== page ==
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artu
artu


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Undefeatable Hero
My BS sensor is tingling again
posted March 08, 2017 04:11 PM

Frank Sinatra is the first one that pops in my head, almost all of his key songs are originally performed by someone else, including My Way, New York New York, Fly Me to The Moon, I can go on but you get the point.
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JollyJoker
JollyJoker


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posted March 08, 2017 04:21 PM

I disagree completely. Virtuosity as in the ability to do something exceptionally well and to make use of all inherent possibilities, has always been part of everything ever done, and working an instrument is no different. If you are a MUSICIAN (or artist in general), that is, if you take on an instrument, you have "influences", and what you will do quite naturally is trying to play/copy, what you like, which involves exercising, repeating things, and so on. For this you need to develop the right technique(s).

Electric instruments are relatively new. An acoustic guitar can be played in certain ways, but an electric guitar is more than that. Technically spoken, you can play an electric guitar the same way than an acoustic one - and then SOME, but that SOME had and still has to be explored, obviously. (Same thing with 7-string guitars.)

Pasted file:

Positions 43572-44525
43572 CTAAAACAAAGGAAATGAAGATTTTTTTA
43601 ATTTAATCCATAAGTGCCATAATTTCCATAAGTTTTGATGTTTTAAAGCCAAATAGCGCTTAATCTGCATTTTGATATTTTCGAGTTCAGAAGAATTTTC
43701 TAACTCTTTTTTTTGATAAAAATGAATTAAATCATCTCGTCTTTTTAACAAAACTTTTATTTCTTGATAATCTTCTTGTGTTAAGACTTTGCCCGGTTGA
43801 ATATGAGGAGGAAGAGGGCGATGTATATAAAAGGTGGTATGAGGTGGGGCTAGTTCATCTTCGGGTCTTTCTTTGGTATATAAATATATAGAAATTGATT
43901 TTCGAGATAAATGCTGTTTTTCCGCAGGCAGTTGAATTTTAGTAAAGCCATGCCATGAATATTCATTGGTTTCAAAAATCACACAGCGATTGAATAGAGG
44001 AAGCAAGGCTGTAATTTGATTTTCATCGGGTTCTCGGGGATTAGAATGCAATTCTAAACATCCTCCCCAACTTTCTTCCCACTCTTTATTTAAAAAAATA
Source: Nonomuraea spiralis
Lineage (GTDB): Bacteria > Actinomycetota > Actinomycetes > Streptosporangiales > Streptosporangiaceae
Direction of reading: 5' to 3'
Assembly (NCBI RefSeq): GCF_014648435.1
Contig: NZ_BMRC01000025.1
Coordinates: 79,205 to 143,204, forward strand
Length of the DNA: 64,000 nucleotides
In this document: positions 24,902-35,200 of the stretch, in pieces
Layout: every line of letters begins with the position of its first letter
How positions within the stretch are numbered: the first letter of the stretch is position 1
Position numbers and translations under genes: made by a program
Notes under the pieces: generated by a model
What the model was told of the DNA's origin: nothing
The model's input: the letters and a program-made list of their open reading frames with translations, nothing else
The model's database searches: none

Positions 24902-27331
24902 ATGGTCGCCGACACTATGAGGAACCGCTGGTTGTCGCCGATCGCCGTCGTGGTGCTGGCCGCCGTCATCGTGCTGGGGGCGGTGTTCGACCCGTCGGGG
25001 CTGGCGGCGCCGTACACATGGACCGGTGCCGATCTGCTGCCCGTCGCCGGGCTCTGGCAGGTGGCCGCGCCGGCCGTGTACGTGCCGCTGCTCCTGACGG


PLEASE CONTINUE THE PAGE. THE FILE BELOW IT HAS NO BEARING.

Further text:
While it is true that rock music IN GENERAL doesn't seem to need more than a certain level of "instrumental virtuosity" to "work", it's quite obviously widening the range of expression. Contemporary music as a whole is more than stadium rock where everyone can bawl along.

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Zenofex
Zenofex


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Legendary Hero
Kreegan-atheist
posted March 08, 2017 04:21 PM

Well, if you can give some numerical equivalent of "almost all" I might agree to some degree. There is another angle of that topic but I don't have the time to develop it now.

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artu
artu


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My BS sensor is tingling again
posted March 08, 2017 04:36 PM
Edited by artu at 16:38, 08 Mar 2017.

jj said:
While it is true that rock music IN GENERAL doesn't seem to need more than a certain level of "instrumental virtuosity" to "work", it's quite obviously widening the range of expression. Contemporary music as a whole is more than stadium rock where everyone can bawl along.

That's not what I'm talking about at all. I like progressive rock or something such as Pink Floyd or King Crimson, I don't like Steve Vai or Mumsteen kind of stuff, their idea of virtuosity seems very very shallow to me. Almost all my friends who listen to them are guitar players who started out with Heavy Metal in the 80's and that vla-vla-vla-vla type of guitar solos where they're supposed to be the Paganini of electric guitar sound sooo unimpressive and blunt to me. I'll take Wes Montgomery or B.B. King over that any day.

@Zenofex

You are thinking way too rock centered, in blues, jazz, pre-rock era pop, there are countless artists who are performers and not composers. Some don't have any songs of their own.